During the 2010 race for governor, Democrats made an issue out of the fact that in Rick Scott's previous career as the CEO of Columbia/HCA, the hospital company was fined a record $1.7 billion for Medicare and Medicaid fraud.
And while it might have had an impact, it didn't stop Scott from defeating Democrat Alex Sink.
But with an extremely competitive contest later this year between Scott and (presumably) Charlie Crist that polls show to be a virtual tie, why not revive the issue again, and maybe catch some registered voters who don't recall that storyline?
Calling it "our first salvo into reminding people who Rick Scott really is," Florida Democratic Party Executive Director Scott Arceneaux held a brief conference call Monday morning to introduce a new ad called "75 Times" — referring to the number of times Scott pleaded the 5th Amendment in a deposition regarding the case.
Admitting that this ad is a "bit of a throwback for us," Arceneaux said that Scott, "like so many people we've seen in his administration," was forced to resign under a cloud during a scandal. "Except unlike Florida's middle class, he walked away with a $10 million Golden Parachute."
Arceneaux said that during his three years plus as governor, Scott has steered "millions" of taxpayer dollars to wealthy campaign contributors. When asked to specify, he mentioned Heritage Property and Casualty Insurance,
which donated over $100,000 to the Republican Party of Florida and Scott's re-election campaign, and soon after signed a contract with Citizens Insurance that could net the company $52 million.
It should be noted that, although political reporters are writing about this ad, nobody who doesn't read political blogs probably will, since it's only airing online, not on broadcast television. So far the Charlie Crist campaign has been frugal with its financial resources, which are considerably less than Team Scott's, and refraining from airing any television ads to this point.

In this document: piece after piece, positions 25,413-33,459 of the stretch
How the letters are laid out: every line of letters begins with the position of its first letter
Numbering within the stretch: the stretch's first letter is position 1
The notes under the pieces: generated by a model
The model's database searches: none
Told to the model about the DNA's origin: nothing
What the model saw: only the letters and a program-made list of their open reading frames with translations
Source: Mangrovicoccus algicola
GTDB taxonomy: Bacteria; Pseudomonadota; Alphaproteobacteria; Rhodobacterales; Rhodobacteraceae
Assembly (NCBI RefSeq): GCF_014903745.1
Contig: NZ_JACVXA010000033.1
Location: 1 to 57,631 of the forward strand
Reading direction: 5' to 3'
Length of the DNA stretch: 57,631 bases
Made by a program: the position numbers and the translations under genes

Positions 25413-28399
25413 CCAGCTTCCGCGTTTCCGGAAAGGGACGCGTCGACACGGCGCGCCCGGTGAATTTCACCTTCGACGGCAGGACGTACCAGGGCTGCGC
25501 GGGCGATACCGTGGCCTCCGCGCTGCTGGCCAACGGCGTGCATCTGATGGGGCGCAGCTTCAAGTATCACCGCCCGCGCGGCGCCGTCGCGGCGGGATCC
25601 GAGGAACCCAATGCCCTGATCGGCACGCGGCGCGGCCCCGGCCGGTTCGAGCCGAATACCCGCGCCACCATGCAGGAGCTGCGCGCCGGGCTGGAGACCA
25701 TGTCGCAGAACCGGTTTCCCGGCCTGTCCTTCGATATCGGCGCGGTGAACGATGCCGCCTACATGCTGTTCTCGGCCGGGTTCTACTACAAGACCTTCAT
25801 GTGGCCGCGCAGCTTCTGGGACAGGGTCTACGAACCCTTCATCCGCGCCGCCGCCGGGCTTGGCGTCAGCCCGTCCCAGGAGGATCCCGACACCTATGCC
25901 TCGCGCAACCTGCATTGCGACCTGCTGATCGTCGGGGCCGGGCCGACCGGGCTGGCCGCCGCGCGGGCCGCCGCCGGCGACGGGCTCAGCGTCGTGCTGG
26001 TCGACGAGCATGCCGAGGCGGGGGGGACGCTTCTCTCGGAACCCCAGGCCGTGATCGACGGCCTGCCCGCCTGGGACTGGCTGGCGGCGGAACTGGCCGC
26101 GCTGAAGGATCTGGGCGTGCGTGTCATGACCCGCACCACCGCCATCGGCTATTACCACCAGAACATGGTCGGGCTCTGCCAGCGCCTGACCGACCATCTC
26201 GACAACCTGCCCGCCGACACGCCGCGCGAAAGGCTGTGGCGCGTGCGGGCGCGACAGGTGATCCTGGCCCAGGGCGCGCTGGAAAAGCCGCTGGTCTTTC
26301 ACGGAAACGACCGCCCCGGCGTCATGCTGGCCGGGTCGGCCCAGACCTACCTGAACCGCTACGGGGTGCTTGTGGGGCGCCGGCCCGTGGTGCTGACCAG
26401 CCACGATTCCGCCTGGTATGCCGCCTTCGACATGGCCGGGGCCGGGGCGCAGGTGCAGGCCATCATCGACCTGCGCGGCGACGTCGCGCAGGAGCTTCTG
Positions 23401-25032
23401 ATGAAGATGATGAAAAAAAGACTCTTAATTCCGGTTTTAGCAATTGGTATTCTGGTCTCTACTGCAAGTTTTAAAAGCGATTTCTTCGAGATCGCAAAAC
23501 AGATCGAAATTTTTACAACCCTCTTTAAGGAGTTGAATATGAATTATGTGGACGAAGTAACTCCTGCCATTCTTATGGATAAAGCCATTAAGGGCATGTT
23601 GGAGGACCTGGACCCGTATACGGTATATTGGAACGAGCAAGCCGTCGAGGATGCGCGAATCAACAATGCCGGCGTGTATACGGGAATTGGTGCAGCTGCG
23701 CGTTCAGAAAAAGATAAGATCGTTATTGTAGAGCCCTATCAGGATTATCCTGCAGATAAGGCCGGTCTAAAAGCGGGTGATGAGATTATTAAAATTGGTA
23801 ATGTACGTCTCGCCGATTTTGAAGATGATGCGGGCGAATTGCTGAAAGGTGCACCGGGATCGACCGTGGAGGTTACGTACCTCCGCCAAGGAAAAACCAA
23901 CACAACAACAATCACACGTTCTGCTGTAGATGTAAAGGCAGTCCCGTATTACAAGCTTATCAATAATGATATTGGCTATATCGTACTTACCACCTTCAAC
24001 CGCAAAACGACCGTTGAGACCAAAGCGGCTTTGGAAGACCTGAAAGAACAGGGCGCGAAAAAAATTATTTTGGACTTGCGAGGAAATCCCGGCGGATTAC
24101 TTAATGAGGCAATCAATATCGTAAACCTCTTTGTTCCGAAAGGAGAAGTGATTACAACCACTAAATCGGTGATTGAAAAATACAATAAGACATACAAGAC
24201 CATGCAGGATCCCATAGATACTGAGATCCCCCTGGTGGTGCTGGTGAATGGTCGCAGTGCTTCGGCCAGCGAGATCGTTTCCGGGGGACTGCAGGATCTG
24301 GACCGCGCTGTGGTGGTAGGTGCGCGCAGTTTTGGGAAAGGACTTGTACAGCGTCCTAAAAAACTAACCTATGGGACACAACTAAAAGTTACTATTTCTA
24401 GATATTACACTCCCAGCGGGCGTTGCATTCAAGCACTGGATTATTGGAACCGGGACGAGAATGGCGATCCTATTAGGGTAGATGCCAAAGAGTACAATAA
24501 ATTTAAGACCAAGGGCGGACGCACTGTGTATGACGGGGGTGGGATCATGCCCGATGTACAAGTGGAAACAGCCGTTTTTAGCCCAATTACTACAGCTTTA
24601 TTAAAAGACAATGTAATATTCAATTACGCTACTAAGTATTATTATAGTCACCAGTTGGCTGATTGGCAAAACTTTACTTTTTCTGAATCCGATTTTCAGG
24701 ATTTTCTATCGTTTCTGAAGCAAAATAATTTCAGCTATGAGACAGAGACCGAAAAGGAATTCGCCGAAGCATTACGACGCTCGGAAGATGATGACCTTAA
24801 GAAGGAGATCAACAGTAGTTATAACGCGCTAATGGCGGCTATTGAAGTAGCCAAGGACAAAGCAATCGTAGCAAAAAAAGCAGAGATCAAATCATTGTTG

You could call that prudent, since at worst most polls have the race as a tie. But you could also say that the $12 million that Scott has poured into TV advertising in 2014 has brought him back from what had been around a 6 or 7-point deficit into a legitimate toss-up.
But it's also extremely early in the general election campaign, something Arceneaux stressed when asked when the Democrats would begin airing television ads.
When a reporter said the Scott re-elect team's likely response was that the question was raised in 2010 and answered with his victory, Arceneaux said in fact that wasn't the case. "He's never given an explanation about what happened here, and done nothing but dock and dodge...so we would love for him to give a full explanation about what actually happened with HCA, but that's never going to happen."
The RPOF did respond shortly after the call, but did not directly respond to the Dems' web ad. Instead, newly installed party chairwoman Leslie Dougher took Charlie Crist to task for his comments that raising tuition rates when he was governor was the right thing to do. Rick Scott is about to make this a big issue in the gubernatorial campaign.
"Charlie Crist continues to try and gloss over his failed record by saying that raising tuition and raising taxes was ‘the right thing to do,'" she said in a statement. "We have news for Charlie — putting college out of reach and raising taxes on Floridians is never the right thing to do. And continuing to support Obamacare, which has caused seniors to lose their doctors, will never be the right thing for Florida."
Here's the RPOF's new web ad on this issue: